Calm not alarm
Sterling continues to weaken
The recent theme of sterling weakness continued on Friday as the UK construction industry delivered further evidence of a slowdown in business conditions. Brexit fears, recent stamp duty changes, alterations to the tax on second home ownership and buy to let are now seemingly beginning to weigh on this sector.Both new work and maintenance reported declines, dipping by 0.2% and 0.5% respectively in February from a month earlier.
House price pressure persists, although with UK house prices increasing by 7.6% in the year to February, but down from the 7.9% recorded for the year to January, perhaps a pause or even a wobble is emerging.
US consumer confidence
From the USA we saw a strong uplift in business activity levels in the New York manufacturers report. The NY Empire State manufacturing survey for April 2016 climbed 9.6 points, representing its highest level for more than a year. Another survey out on Friday afternoon painted a rather negative picture as it detailed a drop in US consumer confidence. The University of Michigan sentiment index fell to 89.7, the lowest reading for 6 months, down from 91 reported in March. The drop relates to the lack of American wage growth in spite of the continuous steady gains in employment numbers. Respondents are showing their disappointment and frustration having seen no wage growth improvements.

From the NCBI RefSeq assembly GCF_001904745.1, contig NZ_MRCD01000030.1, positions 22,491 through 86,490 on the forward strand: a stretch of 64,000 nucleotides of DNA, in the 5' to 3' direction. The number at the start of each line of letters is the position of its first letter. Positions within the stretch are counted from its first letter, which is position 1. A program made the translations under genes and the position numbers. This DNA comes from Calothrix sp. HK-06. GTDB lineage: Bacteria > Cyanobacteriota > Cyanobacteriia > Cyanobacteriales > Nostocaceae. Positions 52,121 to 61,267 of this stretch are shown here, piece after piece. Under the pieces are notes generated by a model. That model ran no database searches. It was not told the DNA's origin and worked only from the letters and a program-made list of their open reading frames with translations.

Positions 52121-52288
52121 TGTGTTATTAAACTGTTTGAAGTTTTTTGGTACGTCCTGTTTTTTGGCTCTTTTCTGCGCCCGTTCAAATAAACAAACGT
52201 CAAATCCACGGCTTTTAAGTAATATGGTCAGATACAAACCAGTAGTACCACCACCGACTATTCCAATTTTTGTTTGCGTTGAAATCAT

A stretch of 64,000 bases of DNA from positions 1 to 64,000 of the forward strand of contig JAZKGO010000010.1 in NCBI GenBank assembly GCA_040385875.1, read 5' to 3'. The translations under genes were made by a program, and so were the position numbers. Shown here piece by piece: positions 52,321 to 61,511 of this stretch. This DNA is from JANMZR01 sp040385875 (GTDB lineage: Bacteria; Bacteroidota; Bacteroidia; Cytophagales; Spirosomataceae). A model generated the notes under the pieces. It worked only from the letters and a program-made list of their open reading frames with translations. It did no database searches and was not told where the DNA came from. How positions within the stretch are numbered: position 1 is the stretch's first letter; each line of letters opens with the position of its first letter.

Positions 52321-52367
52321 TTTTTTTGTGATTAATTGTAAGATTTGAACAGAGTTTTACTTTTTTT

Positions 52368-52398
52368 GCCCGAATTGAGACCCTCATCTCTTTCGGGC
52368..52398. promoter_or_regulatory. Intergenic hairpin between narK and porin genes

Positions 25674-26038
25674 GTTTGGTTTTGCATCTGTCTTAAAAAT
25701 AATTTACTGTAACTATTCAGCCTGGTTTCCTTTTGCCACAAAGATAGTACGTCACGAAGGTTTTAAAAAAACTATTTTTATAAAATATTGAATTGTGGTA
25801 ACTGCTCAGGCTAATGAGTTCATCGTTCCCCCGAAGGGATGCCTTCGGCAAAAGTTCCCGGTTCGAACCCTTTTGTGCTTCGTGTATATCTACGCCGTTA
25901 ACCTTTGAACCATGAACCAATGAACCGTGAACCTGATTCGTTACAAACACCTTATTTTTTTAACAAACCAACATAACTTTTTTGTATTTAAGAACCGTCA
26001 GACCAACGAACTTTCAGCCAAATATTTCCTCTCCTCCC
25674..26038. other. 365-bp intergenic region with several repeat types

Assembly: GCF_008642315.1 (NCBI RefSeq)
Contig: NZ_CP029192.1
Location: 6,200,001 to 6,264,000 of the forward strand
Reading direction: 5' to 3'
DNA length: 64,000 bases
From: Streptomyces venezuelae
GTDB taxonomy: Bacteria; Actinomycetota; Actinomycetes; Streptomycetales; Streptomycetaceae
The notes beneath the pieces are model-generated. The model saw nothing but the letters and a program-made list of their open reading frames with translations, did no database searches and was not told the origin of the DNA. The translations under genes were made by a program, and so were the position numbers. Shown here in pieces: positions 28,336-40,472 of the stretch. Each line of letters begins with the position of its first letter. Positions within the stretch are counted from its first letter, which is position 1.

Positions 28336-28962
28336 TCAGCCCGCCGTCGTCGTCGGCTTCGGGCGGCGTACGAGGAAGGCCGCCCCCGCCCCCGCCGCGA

Wage growth will of course play a major part in the FOMC's interest rate decision making , with the lack of growth possibly meaning US rate hikes will not be so pronounced.
As the weekend got underway focus on the G20 and Doha oil talks was always going to be of major importance. As the G20 in Washington came to a close the finance ministers and central bankers were happy to share a more upbeat analysis of current global economic conditions, which is in stark contrast to the assessment following the February meeting held in Shanghai when global world markets were in turmoil.
The IMF did revise global growth prospects downwards again, but reiterated that it was alert to the current risks, with the UK's possible exit from the EU, Brazil engulfed by political scandal, Greece still struggling with debt issues and China's slowdown all taking a toll on global investment and confidence conditions. Whilst the list is long the IMF remains determined to rally collective endeavour and not be alarmed.
The Doha oil talks held in Qatar, with most of the world's largest oil producers in attendance, was offered up as a chance to help stabilise the oil price with a possible freeze to production. Saudi Arabia, the world's largest
crude oil producer, had stated it would be willing to freeze output but only if all major producers do likewise. With Iran absent from the gathering, agreement to cap production did not materialise, with the oil price plunging
in early Asian trade. The Canadian dollar alongside other commodity currencies traded sharply lower as oil producers keep pumping out oil at the same rate.